Small-scale LNG making market inroads
Overshadowed by their bigger, more eye-catching counterparts, small-scale LNG projects in fact make up the majority of US LNG facilities. And during the coming years, their number is expected to grow, writes Jim Magill
Large-scale LNG liquefaction and export facilities are helping to write the demand story for US natural gas reserves. But there is a newer demand factor for that gas: small-scale facilities sending LNG to otherwise little-tapped markets and finding new applications for the fuel.
Small LNG plants, usually with production capacities of less than 1 million mt/year, are springing up across the US to service niche markets, such as providing IMO-compliant bunker fuel to oceangoing vessels, meeting peak-shaving demand and serving a growing export market in the nearby Caribbean.
These small facilities can be sited and built more quickly and cheaply than their behemoth world-class cousins. Construction costs range into the millions rather than billions and construction takes months rather than years. The smaller plants can be built almost anywhere, allowing siting near gas production or near markets. Containerized shipment can be by truck or vessel. The timing also seems right. The Trump administration is pursuing a rulemaking to allow long- distance shipment of LNG by rail.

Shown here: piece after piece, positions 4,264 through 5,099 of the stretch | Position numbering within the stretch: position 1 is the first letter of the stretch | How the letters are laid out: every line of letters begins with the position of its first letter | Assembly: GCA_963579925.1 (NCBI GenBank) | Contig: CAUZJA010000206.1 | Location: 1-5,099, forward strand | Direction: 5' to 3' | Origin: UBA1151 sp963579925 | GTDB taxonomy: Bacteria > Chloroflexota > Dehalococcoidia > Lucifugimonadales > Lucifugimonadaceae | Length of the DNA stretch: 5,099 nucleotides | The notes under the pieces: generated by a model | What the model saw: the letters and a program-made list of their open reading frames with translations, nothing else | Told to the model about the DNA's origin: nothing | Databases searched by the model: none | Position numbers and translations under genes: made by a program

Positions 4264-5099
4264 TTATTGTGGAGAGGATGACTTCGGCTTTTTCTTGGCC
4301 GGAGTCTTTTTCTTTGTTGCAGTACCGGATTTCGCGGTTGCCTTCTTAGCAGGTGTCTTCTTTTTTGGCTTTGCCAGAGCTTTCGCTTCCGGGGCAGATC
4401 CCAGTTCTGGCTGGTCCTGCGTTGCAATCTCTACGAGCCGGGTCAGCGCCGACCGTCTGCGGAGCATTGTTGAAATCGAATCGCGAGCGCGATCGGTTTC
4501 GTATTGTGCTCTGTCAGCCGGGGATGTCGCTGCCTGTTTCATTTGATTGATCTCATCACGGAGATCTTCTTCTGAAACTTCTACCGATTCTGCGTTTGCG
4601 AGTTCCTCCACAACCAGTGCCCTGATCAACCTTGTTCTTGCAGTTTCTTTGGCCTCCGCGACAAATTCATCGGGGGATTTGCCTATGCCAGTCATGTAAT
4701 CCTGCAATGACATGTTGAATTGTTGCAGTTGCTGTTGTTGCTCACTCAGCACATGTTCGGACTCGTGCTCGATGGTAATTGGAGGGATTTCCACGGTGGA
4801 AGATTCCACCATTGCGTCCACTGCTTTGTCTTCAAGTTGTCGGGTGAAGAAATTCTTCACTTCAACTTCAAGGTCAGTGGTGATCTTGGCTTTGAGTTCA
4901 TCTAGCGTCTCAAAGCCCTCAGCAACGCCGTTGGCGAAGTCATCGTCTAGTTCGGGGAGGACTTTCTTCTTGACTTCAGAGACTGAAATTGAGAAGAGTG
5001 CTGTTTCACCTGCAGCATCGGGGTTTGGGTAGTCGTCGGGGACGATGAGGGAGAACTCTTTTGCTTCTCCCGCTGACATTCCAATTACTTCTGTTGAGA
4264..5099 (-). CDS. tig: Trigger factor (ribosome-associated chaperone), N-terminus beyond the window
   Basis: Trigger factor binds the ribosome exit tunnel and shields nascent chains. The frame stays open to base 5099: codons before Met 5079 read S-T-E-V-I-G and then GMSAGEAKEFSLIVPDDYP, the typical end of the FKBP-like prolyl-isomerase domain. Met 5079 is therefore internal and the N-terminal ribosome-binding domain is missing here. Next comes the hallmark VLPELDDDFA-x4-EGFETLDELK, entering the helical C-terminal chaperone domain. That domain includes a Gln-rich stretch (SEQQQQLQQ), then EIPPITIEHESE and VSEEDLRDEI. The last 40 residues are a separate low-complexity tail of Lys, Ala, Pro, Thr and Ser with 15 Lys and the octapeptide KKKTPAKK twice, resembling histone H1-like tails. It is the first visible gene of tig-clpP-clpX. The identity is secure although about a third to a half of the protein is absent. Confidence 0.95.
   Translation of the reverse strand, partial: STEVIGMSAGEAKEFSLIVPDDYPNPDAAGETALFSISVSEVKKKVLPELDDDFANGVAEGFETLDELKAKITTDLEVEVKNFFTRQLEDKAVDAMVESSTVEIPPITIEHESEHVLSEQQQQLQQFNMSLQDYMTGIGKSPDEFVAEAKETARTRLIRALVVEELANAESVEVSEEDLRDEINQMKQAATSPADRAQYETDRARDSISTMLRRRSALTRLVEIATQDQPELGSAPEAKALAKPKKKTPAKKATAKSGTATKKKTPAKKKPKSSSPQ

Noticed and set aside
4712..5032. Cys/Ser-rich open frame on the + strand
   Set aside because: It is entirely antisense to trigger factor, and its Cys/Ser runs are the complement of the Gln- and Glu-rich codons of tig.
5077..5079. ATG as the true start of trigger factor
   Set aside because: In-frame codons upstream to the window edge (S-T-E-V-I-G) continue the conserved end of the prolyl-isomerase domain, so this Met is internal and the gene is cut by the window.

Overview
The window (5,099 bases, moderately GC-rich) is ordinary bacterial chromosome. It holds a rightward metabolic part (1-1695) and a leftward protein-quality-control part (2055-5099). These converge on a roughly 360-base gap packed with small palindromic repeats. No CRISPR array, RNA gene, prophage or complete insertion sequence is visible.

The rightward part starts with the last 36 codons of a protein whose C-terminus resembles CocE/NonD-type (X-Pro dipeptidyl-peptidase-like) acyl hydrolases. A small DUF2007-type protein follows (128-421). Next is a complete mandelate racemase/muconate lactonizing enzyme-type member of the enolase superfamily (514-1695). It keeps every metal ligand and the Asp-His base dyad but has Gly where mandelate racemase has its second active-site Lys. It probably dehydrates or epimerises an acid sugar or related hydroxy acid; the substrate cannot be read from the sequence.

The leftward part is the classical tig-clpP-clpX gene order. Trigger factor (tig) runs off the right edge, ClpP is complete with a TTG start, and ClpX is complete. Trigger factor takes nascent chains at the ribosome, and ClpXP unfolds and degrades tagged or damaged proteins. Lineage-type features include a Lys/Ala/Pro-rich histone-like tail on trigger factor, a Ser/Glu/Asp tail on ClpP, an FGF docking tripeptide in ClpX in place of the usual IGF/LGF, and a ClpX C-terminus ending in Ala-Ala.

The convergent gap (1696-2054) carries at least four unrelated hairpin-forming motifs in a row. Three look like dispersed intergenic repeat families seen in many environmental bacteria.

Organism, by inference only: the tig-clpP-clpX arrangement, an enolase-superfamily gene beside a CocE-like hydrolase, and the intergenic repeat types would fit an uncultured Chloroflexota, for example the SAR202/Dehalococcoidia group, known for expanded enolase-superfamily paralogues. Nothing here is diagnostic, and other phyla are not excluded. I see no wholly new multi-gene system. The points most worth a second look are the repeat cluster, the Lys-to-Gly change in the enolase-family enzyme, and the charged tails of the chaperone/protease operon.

Demand for LNG
With the increase in US shale gas production over the past decade and a half, the demand for LNG for both domestic use and export has also increased dramatically.
According to the US Pipeline and Hazardous Materials Safety Administration, as of January 2018, there were more than 110 LNG facilities operating in the US, performing a variety of services including liquefaction, storage, transportation and regasification.
According to PHMSA, there are 160 US LNG facilities built or approved, with the vast majority small-scale projects. Of the 160 plants, four are categorized as large-scale exporting plants already in operation, while seven large-scale plants have been approved.
PHMSA also reports that the volume of LNG storage capacity in the US has grown to 55.7 million barrels in 2018 from 45.4 million barrels in 2010.
One source of LNG demand growth has come from the maritime industry, where LNG can be used as a bunkering fuel, replacing dirtier fuel oil and diesel. Increased demand is being driven by standards set by the International Maritime Organization to limit greenhouse gas emissions from oceangoing ships.
Under the IMO 2020 rule, beginning January 1 ships operating in international waters will be required to slash their sulfur emissions by more than 80%. Switching to lower-sulfur fuels, such as LNG, is one option.
A Shell executive recently predicted that LNG’s share of the bunker fuel market mix would reach 25 million mt by 2035. Nick Potter, general manager for shipping and maritime, Asia Pacific, Middle East, at Shell Trading, said while LNG had historically been used to power ships plying the coastal waters of Europe, it was increasingly being used for oceangoing vessels.
For example, Carnival Corporation has one LNG-fueled cruise ship in use and a second one on order.
“We invested in LNG because, frankly, it’s the best, most widely available fuel today, which addresses all of the current regulations,” Tom Strang, Carnival senior vice president for maritime affairs, said in June at a sustainable energy event.
Using LNG to power cruise ships means zero SOx, a 75%-85% reduction in NOx, and almost zero particulate matter, Strang said.